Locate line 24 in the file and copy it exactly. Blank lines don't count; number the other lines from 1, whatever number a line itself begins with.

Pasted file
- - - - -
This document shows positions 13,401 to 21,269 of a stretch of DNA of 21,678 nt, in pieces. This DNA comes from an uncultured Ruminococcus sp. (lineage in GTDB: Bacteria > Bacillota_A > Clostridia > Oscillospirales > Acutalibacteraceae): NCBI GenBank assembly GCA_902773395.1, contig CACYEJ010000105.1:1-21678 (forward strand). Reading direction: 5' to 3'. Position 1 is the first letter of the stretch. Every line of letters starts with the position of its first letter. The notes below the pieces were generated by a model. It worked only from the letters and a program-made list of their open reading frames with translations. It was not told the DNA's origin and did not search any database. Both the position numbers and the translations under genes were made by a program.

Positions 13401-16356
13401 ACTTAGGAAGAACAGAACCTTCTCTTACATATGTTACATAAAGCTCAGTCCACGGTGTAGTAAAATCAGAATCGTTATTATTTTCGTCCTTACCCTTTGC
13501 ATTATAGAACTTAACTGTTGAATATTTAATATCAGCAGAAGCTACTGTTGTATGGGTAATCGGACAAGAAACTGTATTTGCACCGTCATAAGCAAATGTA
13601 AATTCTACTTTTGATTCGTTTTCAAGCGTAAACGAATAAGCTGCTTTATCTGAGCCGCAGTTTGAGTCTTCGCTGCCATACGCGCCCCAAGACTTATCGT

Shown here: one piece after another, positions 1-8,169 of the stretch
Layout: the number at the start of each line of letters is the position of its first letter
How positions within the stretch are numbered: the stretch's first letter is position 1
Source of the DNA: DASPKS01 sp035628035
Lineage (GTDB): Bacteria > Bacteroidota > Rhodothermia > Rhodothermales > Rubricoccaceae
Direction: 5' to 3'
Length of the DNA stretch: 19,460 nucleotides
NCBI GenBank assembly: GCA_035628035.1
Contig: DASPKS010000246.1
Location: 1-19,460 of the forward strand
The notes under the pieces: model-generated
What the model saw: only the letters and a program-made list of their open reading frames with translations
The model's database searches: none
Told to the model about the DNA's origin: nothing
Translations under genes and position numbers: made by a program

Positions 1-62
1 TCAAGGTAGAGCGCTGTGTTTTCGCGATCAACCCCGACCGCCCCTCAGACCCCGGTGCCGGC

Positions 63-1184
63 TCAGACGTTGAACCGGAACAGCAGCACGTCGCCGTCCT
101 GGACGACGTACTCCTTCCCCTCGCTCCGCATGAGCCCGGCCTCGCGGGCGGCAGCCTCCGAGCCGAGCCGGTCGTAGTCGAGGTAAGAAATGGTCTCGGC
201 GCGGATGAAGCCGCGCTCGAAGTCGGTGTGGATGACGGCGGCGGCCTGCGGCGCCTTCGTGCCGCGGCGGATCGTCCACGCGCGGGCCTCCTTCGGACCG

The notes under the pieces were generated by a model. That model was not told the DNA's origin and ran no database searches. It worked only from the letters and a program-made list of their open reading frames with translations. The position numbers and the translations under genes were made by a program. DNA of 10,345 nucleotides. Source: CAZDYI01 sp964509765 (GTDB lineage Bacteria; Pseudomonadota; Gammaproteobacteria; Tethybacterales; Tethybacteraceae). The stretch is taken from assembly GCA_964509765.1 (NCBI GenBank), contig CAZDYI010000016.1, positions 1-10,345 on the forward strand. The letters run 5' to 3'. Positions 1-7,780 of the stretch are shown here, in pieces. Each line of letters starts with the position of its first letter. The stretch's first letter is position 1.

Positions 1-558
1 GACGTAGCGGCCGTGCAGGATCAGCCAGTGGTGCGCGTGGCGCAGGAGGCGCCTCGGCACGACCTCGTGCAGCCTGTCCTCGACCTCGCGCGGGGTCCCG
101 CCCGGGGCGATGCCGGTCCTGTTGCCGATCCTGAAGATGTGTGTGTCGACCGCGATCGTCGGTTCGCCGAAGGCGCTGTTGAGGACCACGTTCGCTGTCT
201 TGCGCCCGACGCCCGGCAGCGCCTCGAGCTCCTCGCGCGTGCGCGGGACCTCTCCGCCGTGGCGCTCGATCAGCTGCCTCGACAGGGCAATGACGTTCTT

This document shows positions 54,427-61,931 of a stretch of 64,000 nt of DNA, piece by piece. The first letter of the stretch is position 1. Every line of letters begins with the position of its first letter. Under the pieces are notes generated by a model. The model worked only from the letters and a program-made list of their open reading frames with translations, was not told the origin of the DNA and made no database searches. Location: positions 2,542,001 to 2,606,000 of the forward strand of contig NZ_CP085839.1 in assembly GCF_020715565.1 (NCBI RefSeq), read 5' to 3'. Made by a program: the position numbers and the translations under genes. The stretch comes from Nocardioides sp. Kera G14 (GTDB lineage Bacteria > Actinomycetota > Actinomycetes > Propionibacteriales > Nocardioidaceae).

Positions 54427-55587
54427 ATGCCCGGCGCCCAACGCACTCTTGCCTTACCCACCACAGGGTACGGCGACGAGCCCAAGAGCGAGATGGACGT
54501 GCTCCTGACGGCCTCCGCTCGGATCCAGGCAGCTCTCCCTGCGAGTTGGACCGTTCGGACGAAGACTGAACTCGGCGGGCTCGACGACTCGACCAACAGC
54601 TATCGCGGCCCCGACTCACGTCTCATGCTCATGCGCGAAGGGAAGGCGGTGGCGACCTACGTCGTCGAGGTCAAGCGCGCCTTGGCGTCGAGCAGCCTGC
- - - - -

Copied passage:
63 TCAGACGTTGAACCGGAACAGCAGCACGTCGCCGTCCT